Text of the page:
From Publishers Weekly
Casey, O magazine editor-in-chief, travels across the world and into the past to confront the largest waves the oceans have to offer. This dangerous water includes rogue waves south of Africa, storm-born giants near Hawaii, and the biggest wave ever recorded, a 1,740 foot-high wall of wave (taller than one and a third Empire State Buildings) that blasted the Alaska coastline in 1958. Casey follows big-wave surfers in their often suicidal attempts to tackle monsters made of H2O, and also interviews scientists exploring the danger that global warning will bring us more and larger waves. Casey writes compellingly of the threat and beauty of the ocean at its most dangerous. We get vivid historical reconstructions and her firsthand account of being on a jet-ski watching surfers risk their lives. Casey also smoothly translates the science of her subject into engaging prose. This book will fascinate anyone who has even the slightest interest in the oceans that surround us.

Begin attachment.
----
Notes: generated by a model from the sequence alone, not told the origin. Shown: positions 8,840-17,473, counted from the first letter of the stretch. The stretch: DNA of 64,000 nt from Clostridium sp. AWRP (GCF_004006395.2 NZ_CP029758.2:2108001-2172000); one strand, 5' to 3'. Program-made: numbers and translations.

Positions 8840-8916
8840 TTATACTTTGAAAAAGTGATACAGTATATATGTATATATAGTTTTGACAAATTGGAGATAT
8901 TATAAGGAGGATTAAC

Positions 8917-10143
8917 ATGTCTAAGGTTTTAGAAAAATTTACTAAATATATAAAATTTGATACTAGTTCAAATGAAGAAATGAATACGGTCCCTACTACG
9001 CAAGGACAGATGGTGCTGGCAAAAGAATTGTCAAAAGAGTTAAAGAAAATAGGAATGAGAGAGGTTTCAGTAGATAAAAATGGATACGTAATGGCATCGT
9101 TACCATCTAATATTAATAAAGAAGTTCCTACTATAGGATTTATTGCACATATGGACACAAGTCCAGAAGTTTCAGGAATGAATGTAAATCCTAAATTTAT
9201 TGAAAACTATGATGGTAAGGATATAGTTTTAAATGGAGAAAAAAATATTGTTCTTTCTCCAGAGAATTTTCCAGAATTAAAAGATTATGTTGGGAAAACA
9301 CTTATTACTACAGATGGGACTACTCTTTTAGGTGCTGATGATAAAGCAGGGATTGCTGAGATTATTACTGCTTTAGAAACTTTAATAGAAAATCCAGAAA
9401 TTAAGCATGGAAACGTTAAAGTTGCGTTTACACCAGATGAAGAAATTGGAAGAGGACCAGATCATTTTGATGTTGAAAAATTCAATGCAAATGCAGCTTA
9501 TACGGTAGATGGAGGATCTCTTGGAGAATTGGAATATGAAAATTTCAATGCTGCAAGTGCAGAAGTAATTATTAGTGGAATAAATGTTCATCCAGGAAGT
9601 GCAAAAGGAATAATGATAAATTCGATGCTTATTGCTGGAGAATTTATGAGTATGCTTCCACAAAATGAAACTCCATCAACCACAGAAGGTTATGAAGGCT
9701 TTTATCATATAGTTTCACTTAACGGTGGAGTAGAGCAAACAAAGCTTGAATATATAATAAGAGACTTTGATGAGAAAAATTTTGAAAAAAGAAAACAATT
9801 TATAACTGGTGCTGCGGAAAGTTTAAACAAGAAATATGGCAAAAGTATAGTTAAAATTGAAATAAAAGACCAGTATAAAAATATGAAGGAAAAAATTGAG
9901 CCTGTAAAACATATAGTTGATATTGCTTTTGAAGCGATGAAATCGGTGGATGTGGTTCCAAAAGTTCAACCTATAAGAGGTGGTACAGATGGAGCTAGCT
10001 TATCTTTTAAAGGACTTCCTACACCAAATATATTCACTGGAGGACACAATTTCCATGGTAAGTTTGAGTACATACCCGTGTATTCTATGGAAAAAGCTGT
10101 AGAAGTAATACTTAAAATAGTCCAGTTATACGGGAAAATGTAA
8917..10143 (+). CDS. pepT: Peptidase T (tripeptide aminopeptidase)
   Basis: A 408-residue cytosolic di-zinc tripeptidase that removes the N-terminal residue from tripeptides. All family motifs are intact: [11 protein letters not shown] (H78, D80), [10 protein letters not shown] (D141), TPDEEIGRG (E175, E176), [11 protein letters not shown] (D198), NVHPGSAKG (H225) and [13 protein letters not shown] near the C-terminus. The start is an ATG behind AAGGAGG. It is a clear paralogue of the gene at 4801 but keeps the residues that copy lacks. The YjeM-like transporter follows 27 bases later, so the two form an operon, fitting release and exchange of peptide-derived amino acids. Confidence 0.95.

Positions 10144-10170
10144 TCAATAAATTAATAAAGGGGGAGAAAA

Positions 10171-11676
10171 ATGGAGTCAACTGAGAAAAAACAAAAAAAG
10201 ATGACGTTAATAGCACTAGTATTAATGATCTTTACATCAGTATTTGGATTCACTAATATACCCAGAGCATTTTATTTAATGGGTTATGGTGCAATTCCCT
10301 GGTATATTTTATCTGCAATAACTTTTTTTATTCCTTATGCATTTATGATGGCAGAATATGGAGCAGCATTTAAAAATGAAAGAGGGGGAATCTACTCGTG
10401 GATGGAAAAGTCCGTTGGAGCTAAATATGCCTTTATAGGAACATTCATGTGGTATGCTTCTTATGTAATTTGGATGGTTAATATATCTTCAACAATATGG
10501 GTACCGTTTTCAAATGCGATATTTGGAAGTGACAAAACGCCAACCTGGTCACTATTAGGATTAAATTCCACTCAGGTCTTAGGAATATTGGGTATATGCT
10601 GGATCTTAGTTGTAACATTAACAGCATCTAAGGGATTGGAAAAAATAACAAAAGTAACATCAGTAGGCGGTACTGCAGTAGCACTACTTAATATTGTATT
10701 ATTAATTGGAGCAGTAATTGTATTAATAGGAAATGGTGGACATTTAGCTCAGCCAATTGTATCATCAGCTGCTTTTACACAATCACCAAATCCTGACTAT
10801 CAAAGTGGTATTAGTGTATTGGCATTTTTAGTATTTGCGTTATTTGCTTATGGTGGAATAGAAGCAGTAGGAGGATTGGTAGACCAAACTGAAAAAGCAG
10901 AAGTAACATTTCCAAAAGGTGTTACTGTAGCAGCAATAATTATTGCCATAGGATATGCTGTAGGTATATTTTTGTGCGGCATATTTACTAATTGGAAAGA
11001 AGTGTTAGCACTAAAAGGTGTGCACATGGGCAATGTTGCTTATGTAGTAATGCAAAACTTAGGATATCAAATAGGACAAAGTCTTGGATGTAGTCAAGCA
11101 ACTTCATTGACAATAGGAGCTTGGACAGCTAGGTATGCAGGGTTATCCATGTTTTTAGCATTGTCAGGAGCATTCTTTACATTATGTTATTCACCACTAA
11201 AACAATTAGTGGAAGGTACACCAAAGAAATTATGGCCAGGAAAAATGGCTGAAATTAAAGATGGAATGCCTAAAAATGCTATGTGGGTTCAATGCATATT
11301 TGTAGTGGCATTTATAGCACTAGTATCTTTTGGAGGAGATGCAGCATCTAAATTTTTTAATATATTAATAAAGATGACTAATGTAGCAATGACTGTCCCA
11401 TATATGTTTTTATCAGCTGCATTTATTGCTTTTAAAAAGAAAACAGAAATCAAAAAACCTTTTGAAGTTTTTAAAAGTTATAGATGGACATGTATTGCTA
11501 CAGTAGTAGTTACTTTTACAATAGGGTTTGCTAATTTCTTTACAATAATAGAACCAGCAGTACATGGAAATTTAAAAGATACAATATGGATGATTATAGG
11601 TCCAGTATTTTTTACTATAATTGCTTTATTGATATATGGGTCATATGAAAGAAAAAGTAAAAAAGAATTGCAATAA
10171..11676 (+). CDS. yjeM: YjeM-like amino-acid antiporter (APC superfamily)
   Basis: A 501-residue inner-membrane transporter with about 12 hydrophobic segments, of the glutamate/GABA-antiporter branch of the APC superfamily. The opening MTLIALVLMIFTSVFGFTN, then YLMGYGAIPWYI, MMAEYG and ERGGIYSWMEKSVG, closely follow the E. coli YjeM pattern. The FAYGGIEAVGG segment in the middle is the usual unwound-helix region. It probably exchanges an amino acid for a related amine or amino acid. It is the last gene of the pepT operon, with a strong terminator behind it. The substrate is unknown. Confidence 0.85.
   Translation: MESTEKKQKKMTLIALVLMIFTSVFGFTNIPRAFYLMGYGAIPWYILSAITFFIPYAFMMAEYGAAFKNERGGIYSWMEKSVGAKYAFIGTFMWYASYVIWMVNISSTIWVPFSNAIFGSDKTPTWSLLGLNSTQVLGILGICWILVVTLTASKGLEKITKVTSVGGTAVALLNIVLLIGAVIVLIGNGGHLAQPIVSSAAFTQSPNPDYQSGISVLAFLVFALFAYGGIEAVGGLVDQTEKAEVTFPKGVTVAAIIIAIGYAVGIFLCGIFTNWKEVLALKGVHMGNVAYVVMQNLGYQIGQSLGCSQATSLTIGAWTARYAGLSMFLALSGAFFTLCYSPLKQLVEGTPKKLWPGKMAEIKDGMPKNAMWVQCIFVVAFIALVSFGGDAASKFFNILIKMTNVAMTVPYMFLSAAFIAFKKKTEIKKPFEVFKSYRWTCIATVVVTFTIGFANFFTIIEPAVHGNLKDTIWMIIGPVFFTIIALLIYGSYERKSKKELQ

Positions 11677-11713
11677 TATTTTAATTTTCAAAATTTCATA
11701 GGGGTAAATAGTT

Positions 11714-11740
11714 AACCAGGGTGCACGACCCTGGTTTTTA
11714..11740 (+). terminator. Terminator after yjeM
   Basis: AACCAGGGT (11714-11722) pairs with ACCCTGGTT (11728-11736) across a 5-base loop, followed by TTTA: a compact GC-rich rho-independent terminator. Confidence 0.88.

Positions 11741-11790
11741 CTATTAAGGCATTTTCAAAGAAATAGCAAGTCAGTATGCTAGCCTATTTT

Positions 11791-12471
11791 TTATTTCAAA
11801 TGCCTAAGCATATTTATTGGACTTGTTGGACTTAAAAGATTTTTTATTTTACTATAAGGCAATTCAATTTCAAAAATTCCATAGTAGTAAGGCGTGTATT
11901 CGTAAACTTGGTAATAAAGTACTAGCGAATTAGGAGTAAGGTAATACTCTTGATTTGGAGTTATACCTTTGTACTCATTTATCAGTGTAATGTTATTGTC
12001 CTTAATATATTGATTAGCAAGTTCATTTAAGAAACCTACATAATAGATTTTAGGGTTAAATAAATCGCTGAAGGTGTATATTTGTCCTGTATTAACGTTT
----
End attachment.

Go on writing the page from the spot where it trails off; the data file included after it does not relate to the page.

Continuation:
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Part science lesson and part adrenaline rush, The Wave
is an intense thrill ride that manages to take a broad look at oversized, potentially devastating waves. The critics praised Casey's eloquent writing and jaw-droppingly vivid descriptions of chasing--or trying desperately to steer clear of--these aquatic behemoths. Although the Los Angeles Times
craved more technical information, and the New York Times Book Review
considered the combination of science and surfing a bit odd, most critics brushed such concerns aside. Casey's entertaining and enlightening exploration of the world's giant waves will leave readers with "a healthy respect for the power of these waves" (Los Angeles Times
) and a chilling sense of how little we truly know about the oceans that surround us.